- I was part of a special mission unit.
Our target was to rescue 53 American hostages inside the U.S. Embassy compound.
We would rescue them, rally to a departure airfield, and bring them out safely from Iran.
And I was the acting unit intelligence officer.
Two of the maps we had were tourist maps.
How come we could not produce better mapping of Tehran proper?
- Hi, I'm Shain Brenden.
As a veteran, I understand how objects we brought back from service can be so meaningful.
They can remind us why we served and what we did or help us transition back to civilian life.
Today I talk with a veteran whose object is a reminder that we can and should learn from failure.
- I served in the United States Army for a little over 20 years, with the bulk of it being in the Army Special Forces community.
I enlisted originally in 1961, and I retired as a captain.
- Why did you decide to enlist?
- I had a wild streak going on in 1961, and it ended up with me losing all of my money playing the ponies.
Consequently, I enlisted in the army.
- So I want to talk a little bit about Operation Eagle Claw.
- I played a great role in trying to get at least two of the maps produced and turned into this special plastic and then issued to people going in on the mission, both air crews as well as the ground force, in the event that they would need them to evade and escape.
I'll hold one up for you right now.
- Oh, great.
- This is a tourist map of Tehran City.
And there is another tourist map of Iran.
It was a very complex mission that required two plus nights in order to execute.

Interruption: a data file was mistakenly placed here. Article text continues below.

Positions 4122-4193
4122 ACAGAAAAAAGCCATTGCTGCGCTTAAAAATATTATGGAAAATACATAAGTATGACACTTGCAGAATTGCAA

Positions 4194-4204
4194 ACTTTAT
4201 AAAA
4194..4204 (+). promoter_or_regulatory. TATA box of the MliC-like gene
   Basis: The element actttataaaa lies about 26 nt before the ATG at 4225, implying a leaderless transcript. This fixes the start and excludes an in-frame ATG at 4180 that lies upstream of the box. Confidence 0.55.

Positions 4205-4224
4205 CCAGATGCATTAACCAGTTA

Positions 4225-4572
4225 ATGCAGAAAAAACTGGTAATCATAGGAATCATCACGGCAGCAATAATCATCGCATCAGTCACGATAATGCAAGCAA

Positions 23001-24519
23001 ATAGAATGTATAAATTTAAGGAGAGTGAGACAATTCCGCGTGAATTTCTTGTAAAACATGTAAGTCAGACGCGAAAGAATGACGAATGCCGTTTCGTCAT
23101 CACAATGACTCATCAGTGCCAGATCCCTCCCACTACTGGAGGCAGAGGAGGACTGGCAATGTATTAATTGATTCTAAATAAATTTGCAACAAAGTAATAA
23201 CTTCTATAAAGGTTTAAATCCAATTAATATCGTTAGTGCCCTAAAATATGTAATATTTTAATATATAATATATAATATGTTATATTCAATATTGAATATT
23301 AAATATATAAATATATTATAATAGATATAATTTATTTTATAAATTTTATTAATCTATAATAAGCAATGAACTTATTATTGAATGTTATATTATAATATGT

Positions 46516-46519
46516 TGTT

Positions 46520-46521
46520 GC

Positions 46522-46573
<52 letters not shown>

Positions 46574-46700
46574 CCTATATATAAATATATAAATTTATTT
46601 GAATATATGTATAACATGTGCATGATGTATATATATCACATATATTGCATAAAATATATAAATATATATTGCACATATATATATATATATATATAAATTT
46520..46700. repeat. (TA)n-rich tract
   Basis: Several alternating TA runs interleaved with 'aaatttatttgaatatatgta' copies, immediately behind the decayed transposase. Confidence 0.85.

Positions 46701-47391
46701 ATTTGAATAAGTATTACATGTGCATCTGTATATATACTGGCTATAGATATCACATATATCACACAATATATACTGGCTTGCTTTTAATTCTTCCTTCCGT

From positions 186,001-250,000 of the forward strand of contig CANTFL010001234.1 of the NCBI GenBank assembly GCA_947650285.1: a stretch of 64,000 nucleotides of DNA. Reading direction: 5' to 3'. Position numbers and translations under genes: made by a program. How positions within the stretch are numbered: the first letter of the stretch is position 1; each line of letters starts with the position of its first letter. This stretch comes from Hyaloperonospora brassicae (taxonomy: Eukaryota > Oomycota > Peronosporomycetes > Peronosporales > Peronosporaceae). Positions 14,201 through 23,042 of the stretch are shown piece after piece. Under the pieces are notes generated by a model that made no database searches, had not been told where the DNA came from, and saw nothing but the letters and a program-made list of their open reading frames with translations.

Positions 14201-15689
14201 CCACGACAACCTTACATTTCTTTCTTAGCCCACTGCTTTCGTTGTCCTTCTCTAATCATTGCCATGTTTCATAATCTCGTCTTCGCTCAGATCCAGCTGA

We were using helicopters that were not state of the art, and in addition, they had no air refuelable capability, but nonetheless, we were going to give it a try.
Personally, I did not feel that we had a great chance of success, but when the commander in chief, the President of the United States, tells you to go, you salute smartly, and you go.
- Late yesterday, I canceled a carefully planned operation, which was underway in Iran, to position our rescue team for a later withdrawal of American hostages.
Equipment failure in the rescue helicopters made it necessary to end the mission.
As our team was withdrawing, after my order to do so, two of our American aircraft collided on the ground following a refueling operation in a remote desert location in Iran.
To my deep regret, eight of the crewmen of the two aircraft which collided were killed, and several Americans were hurt in the accident.
- Instead of putting the failed mission behind you, you've been very open and willing to talk about it.
- What I decided was to share lessons learned from the failed Eagle Claw mission because there are a lot of lessons to be learned, lessons not only in how to plan, but lessons in resource capability, and last but not least, lessons in leadership.
And so over the years, I have felt an obligation to talk about the mission, to point out the good and the bad and how we've corrected some of those deficiencies.
- Why are the maps that you kept so important to you?
- They're a reflection on several things.
First off, we expended the entire stock of that special plastic in the U.S. inventory.
And at the time I learned that, I scratched my head and said, we are that unprepared.
In order to have a good capability, you've got to devote some resources to it.
When I talk to the members of Congress, when I talk to their staff, I continue to push the fact that defense is not cheap.
It tells me, stand in the face of bureaucrats that think they have a solution but have no reality in terms of how that solution will actually operate on the ground.
I've kept the maps throughout the years, but this mission occurred years and years ago.
I'm beyond having it have a psychological impact on me.
But the other thing is, at my age, it's time to start getting rid of different artifacts.
I've agreed to donate two of the maps to the Silent Warrior Foundation fundraiser.
So hopefully, that'll bring in thousands of dollars to help the youth of our country.
They're the future of our nation.